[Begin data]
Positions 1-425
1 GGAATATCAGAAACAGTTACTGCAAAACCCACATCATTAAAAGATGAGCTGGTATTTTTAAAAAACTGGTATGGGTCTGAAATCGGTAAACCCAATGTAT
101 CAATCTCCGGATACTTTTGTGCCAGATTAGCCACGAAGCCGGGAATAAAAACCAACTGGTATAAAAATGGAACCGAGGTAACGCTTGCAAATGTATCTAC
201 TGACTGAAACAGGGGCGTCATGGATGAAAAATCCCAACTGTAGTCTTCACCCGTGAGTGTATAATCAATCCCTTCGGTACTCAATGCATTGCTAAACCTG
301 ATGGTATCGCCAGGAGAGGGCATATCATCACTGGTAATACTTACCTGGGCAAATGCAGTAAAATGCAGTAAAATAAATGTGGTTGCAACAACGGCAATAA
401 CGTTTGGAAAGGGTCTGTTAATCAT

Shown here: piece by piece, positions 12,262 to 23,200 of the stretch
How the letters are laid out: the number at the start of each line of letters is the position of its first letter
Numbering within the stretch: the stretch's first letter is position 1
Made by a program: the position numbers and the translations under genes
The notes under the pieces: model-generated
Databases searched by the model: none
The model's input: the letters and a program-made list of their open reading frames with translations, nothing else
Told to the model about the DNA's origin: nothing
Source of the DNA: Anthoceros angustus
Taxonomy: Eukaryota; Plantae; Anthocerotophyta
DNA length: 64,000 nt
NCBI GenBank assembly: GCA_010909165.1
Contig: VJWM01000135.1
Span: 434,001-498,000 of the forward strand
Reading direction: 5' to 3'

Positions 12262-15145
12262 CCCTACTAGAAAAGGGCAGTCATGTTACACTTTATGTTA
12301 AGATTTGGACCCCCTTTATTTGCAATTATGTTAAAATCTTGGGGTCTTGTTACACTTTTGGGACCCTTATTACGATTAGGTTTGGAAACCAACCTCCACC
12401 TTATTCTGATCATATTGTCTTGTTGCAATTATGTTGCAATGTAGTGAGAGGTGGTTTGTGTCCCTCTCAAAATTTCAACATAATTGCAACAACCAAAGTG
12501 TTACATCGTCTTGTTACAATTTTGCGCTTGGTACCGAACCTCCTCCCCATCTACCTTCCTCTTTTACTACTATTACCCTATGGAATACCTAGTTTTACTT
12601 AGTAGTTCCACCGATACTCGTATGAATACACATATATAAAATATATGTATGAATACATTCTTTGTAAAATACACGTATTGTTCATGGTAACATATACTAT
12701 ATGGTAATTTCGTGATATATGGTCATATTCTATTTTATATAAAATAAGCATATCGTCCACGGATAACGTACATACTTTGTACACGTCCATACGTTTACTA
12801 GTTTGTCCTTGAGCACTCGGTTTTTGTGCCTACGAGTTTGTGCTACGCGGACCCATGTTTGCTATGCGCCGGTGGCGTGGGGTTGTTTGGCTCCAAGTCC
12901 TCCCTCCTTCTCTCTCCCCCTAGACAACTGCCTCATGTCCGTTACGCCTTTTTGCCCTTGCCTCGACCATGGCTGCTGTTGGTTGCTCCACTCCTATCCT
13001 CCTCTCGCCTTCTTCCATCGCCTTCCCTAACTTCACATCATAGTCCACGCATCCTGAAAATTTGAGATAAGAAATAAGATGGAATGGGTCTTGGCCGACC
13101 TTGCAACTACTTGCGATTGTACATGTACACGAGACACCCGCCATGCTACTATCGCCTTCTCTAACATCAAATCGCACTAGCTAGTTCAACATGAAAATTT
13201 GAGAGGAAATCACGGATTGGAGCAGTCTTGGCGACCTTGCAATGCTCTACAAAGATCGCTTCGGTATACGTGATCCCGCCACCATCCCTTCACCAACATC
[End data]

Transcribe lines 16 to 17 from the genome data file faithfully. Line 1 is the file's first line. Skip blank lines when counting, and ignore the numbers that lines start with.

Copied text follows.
Taxonomy: Eukaryota; Plantae; Anthocerotophyta
DNA length: 64,000 nt